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carried the soldier’s greatest fear, which was the fear of blushing.
Men killed, and died, because they were embarrassed not to. It was
what had brought them to the war in the first place, nothing positive,
no dreams of glory or honor, just to avoid the blush of dishonor.
They died so as not to die of embarrassment.
This quotation from the first story,
“The Things They Carried,” is part of a longer passage about the
emotional baggage of men at risk of dying. O’Brien contends that
barely restrained cowardice is a common secret among soldiers. He
debunks the notion that men go to war to be heroes. Instead, he
says, they go because they are forced to and because refusal equals
cowardice. This detached generalization foreshadows several later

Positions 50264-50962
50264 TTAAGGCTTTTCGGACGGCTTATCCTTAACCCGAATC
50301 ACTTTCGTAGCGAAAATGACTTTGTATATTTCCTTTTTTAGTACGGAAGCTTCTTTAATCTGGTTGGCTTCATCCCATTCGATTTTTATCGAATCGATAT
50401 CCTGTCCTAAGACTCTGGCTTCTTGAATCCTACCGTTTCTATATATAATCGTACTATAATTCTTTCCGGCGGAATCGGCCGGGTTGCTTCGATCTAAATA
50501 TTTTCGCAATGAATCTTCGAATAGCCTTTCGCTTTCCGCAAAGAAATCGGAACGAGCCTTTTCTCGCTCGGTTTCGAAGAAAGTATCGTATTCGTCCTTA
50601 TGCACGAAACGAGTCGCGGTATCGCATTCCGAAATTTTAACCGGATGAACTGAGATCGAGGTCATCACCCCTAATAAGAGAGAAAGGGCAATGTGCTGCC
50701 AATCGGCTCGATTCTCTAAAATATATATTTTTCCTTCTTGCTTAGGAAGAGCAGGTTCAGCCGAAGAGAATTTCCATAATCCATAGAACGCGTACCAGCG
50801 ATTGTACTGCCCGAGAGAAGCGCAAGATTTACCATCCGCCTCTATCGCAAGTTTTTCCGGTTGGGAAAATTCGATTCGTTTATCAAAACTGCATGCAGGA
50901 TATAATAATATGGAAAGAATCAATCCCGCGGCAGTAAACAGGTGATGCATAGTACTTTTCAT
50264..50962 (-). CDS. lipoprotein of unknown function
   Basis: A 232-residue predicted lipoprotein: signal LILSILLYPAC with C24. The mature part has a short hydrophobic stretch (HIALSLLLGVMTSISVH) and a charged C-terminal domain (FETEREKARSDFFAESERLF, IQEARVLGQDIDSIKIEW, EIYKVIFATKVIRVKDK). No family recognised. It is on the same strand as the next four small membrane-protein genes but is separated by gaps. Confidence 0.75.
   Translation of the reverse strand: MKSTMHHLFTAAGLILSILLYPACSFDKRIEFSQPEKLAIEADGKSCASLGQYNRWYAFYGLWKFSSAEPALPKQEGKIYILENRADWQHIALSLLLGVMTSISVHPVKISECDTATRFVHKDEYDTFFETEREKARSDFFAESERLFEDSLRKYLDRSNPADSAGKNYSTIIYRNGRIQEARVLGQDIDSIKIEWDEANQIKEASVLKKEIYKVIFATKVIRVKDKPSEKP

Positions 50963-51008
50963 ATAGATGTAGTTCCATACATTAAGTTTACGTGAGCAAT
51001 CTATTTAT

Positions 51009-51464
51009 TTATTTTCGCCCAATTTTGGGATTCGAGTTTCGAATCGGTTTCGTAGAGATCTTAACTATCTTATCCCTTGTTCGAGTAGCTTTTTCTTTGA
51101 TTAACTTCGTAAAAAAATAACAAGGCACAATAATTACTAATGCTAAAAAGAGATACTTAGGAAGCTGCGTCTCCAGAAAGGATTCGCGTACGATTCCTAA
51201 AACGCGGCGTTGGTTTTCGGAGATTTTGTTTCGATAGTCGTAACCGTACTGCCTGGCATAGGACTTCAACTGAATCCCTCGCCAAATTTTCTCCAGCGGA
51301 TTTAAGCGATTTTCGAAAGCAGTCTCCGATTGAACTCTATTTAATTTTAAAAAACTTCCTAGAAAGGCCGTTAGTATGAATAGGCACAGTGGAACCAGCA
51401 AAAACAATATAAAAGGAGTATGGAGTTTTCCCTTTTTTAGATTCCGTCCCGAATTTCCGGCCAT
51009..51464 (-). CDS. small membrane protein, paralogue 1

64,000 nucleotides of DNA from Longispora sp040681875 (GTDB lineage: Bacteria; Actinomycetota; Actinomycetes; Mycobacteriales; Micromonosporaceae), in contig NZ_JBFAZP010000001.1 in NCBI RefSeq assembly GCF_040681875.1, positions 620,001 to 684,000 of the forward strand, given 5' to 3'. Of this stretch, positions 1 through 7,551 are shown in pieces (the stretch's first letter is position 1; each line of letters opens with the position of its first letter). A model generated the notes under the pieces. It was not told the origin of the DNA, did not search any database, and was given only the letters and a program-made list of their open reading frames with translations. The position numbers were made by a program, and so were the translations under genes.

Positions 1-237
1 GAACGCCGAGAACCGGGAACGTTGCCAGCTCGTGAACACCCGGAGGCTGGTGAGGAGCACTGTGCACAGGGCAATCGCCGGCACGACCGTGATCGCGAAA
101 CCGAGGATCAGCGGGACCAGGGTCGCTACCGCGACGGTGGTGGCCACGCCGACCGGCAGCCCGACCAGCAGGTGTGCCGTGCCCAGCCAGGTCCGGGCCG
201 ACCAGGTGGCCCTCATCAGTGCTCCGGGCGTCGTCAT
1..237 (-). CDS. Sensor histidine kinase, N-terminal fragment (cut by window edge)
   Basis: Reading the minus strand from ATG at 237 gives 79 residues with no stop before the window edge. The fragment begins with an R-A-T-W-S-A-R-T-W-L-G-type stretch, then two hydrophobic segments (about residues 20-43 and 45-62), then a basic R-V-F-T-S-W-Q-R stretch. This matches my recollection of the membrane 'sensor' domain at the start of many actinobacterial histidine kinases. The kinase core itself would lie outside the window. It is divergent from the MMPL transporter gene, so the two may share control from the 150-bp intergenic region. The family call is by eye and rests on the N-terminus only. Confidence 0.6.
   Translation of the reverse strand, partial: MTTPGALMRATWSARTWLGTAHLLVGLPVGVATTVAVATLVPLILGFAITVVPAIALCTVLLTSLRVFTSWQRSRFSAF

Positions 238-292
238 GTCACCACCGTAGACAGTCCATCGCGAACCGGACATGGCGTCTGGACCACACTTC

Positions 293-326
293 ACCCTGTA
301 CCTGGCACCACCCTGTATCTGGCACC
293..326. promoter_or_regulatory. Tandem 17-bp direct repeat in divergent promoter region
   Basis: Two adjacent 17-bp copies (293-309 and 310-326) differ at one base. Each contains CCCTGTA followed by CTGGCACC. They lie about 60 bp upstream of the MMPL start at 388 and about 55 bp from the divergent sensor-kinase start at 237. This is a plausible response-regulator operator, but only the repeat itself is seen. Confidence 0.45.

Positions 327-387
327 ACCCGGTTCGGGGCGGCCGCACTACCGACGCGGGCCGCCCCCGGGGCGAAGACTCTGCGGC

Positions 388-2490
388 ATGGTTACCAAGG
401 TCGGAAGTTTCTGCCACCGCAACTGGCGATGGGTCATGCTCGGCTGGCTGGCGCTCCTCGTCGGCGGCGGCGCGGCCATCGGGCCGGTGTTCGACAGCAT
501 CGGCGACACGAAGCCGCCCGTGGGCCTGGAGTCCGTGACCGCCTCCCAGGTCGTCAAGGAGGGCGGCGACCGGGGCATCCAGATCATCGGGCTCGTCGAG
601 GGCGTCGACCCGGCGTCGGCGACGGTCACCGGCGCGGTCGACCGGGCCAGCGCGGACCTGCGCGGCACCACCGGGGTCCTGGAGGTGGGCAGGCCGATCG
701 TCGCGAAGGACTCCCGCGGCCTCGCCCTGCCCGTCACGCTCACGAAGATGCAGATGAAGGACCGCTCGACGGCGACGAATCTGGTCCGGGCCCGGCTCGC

references to courage and juxtapositions of courage and cowardice.
In “On The Rainy River,” O’Brien explains that the only thing that
kept him from listening to his own convictions and running away
from the war and across the border to Canada was the notion that
the people in his hometown would think him a coward. Later, O’Brien
kills a man himself and is forced to negotiate his guilt with his
fellow soldiers’ rationalization that killing was the right thing
to do. By alluding to this killing early, and indicating that men
do unspeakable things partly because of impulse but mostly because
of peer pressure, O’Brien suggests that the greatest fear of all
soldiers is not death or killing but simple embarrassment. By pinning
the unnecessary deaths of his friends, especially Kiowa, on these
false notions of obligation, O’Brien suggests that the greatest
tragedy of the Vietnam War is not its violence but its ability to